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The Comedy of Errors

The Damned United

3 April 09 words: Nathan Miller
There’s a shadow hanging over the film, a hole where its heart should be

Michael Sheen as Brian Clough in the Damned United

It’s always a little unfair to judge an adaptation against the strengths of its source material. But sometimes it seems necessary. Before we get there though, it should be pointed out that taken on its own merits this story of Brian Clough’s calamitous fall whilst in charge of Leeds United (and in flashback, his inexorable rise at Derby County) is a fine film. Michael Sheen’s performance in the central role is typically strong – all perfect little nuances and flashes of insolent charisma. There’s some excellent work too from the supporting cast, particularly Jim Broadbent as Derby chairman Sam Longson and Timothy Spall as Peter Taylor, Clough’s right hand and soulmate. Peter Morgan’s script tells the story engagingly and brings enough out of the characters that audiences who couldn’t care a damn about the beautiful game will still be glued to the league tables scrolling up the screen. Tom Hopper’s direction is confident, muscular and pacy, juggling the two timelines with ease.

Leeds United vs Derby County, The Damned United

However. There’s a shadow hanging over the film, a hole where its heart should be. David Peace’s novel, on which the film is based, was widely regarded on its release as not only the best novel ever written about football, but also one of the most relentlessly grim and claustrophobic books of recent years. It’s perfectly understandable that the filmmakers wanted to a show a more appealing portrait of one of British sport’s best-loved and most intriguing characters. But after jettisoning Clough’s interior monologue from the book – a furious howl of revenge against the injury that ended his career, against his directors, against the FA, against Taylor, most of all against Leeds United, their previous manager Don Revie and finally himself – Morgan has replaced it with relatively little.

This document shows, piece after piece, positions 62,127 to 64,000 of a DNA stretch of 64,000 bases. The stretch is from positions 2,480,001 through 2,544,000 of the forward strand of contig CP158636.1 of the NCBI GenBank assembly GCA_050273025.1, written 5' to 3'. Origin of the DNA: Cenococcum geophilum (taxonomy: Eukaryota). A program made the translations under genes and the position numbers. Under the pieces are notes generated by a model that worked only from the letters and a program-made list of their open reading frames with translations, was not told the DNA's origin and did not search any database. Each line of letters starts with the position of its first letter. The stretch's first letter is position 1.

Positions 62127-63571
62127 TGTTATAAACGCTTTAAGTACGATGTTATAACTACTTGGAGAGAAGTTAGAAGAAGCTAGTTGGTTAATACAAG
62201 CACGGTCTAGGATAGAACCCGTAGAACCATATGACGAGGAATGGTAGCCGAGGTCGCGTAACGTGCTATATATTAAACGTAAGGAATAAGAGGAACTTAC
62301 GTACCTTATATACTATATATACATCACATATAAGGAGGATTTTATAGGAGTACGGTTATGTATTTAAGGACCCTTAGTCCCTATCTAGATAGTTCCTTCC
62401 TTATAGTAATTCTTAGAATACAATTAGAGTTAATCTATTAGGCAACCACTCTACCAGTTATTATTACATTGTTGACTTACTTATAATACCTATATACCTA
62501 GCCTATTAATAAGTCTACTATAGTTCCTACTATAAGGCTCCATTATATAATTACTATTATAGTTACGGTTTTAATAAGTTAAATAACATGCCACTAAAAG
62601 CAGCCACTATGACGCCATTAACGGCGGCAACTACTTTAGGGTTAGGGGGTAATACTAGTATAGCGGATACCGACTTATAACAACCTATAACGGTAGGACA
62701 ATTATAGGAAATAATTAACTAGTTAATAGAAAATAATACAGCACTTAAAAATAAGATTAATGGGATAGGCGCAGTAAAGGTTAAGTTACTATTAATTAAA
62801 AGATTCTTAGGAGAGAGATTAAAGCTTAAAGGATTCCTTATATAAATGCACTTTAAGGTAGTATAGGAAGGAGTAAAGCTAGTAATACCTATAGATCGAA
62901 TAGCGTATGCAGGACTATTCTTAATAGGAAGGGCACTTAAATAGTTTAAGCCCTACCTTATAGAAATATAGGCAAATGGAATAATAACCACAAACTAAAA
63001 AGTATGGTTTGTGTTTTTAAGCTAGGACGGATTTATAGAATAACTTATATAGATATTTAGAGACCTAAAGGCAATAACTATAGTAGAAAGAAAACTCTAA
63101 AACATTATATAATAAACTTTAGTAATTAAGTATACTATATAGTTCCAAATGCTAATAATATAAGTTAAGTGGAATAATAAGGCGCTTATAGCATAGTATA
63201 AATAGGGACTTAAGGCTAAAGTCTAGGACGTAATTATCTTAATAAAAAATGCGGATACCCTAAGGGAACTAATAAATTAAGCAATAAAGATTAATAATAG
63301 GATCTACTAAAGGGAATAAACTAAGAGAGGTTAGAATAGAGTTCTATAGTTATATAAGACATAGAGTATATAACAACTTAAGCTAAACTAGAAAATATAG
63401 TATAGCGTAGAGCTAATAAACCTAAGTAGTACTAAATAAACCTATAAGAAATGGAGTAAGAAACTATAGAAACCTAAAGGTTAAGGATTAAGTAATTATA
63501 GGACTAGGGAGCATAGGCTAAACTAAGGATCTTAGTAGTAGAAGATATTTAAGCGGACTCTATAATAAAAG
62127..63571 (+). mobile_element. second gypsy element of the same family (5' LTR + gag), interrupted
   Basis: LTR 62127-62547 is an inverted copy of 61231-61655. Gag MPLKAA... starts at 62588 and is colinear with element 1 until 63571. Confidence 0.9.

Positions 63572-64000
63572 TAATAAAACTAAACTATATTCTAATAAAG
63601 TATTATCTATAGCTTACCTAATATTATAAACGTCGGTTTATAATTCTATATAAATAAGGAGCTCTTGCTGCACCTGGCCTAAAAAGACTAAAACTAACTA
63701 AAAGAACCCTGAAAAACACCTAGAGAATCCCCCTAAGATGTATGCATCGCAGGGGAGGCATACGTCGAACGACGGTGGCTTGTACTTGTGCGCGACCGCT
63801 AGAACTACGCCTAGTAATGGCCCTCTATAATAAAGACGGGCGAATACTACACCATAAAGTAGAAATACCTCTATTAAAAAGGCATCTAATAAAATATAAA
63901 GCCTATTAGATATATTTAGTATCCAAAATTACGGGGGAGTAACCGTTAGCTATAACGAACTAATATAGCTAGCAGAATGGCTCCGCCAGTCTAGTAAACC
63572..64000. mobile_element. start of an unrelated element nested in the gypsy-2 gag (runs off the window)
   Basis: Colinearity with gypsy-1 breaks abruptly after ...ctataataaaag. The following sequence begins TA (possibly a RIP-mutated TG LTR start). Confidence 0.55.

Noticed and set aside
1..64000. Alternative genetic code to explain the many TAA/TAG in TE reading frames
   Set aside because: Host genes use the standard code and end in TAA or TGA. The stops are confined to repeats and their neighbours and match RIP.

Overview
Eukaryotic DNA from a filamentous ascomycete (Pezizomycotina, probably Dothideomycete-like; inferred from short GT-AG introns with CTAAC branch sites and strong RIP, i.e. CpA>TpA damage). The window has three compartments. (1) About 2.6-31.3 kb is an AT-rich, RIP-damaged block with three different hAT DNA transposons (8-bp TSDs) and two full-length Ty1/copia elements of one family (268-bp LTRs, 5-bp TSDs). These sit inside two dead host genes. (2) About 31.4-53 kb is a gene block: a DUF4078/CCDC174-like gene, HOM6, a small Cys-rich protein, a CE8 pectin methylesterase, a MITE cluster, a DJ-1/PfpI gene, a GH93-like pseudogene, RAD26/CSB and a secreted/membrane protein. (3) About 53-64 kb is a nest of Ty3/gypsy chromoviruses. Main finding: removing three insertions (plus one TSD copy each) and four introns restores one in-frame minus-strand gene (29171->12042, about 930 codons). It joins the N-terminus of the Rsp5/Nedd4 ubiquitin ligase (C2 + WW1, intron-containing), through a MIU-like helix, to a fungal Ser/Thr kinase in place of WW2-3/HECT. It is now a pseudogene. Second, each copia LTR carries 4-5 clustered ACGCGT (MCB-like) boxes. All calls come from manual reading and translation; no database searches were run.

Without the portents of doom (magpies, black dogs, cracked mirrors) that follow Clough at every turn even as he constantly, pathologically rejects any hint of superstition, the character of Revie (a part Colm Meaney was surely born to play) becomes less an agent of Nemesis, more a pantomime villain – the kind of high-flying bully familiar from every underdog sports movie you’ve ever seen. In the novel Revie’s rituals and lucky charms become a curse on Clough, promising and delivering the damnation of the title as his presence seeps into the new manager from every corner and corridor of Leeds’ stadium. Here though they are played mostly for laughs, a sign of Revie’s weakness and his inferiority to Old Big ‘Ead, a reason for Peter Taylor to call Revie a twat.

Michael Sheen as Brian Clough and Colm Meaney as Don Revie in The Damned United

Stripped of Peace’s occult tendencies and psychological violence, it may be that The Damned United on film is a truer version of historical events than it is on the page. Certainly it’s less harrowing to sit through. There are moments when the dark does show through: flashbulbs inside the Elland Road boardroom appearing as gothic lightning from outside the ground, or Clough’s lonely late hours phone calls from his soulless hotel. But what’s lost is the sense of epic tragedy. The story of a desperately flawed anti-hero raised up and then cast down by the vengeful gods of the league table and the television is replaced by something smaller, funnier and more parochial. Enjoyable enough for sure, but it could it have been so much better had it been a lot less fun.

 

 

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